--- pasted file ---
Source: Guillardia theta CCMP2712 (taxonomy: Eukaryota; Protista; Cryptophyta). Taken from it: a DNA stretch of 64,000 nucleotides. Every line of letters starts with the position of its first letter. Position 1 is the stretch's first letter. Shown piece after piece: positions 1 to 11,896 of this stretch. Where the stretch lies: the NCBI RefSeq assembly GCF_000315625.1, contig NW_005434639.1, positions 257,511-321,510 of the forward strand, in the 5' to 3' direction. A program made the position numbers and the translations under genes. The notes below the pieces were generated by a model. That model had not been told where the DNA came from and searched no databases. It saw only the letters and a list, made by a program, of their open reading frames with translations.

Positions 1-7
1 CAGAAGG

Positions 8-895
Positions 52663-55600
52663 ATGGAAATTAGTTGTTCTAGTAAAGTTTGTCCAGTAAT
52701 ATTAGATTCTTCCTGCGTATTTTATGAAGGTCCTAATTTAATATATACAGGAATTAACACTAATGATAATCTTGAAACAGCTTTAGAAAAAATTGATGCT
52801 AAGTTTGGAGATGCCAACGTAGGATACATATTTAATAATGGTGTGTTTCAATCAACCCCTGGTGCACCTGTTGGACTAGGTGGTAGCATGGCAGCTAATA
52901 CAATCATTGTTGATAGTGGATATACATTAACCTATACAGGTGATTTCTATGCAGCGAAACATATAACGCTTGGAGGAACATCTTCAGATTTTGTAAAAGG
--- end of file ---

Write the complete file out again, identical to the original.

Source: Guillardia theta CCMP2712 (taxonomy: Eukaryota; Protista; Cryptophyta). Taken from it: a DNA stretch of 64,000 nucleotides. Every line of letters starts with the position of its first letter. Position 1 is the stretch's first letter. Shown piece after piece: positions 1 to 11,896 of this stretch. Where the stretch lies: the NCBI RefSeq assembly GCF_000315625.1, contig NW_005434639.1, positions 257,511-321,510 of the forward strand, in the 5' to 3' direction. A program made the position numbers and the translations under genes. The notes below the pieces were generated by a model. That model had not been told where the DNA came from and searched no databases. It saw only the letters and a list, made by a program, of their open reading frames with translations.

Positions 1-7
1 CAGAAGG

Positions 8-895
Positions 52663-55600
52663 ATGGAAATTAGTTGTTCTAGTAAAGTTTGTCCAGTAAT
52701 ATTAGATTCTTCCTGCGTATTTTATGAAGGTCCTAATTTAATATATACAGGAATTAACACTAATGATAATCTTGAAACAGCTTTAGAAAAAATTGATGCT
52801 AAGTTTGGAGATGCCAACGTAGGATACATATTTAATAATGGTGTGTTTCAATCAACCCCTGGTGCACCTGTTGGACTAGGTGGTAGCATGGCAGCTAATA
52901 CAATCATTGTTGATAGTGGATATACATTAACCTATACAGGTGATTTCTATGCAGCGAAACATATAACGCTTGGAGGAACATCTTCAGATTTTGTAAAAGG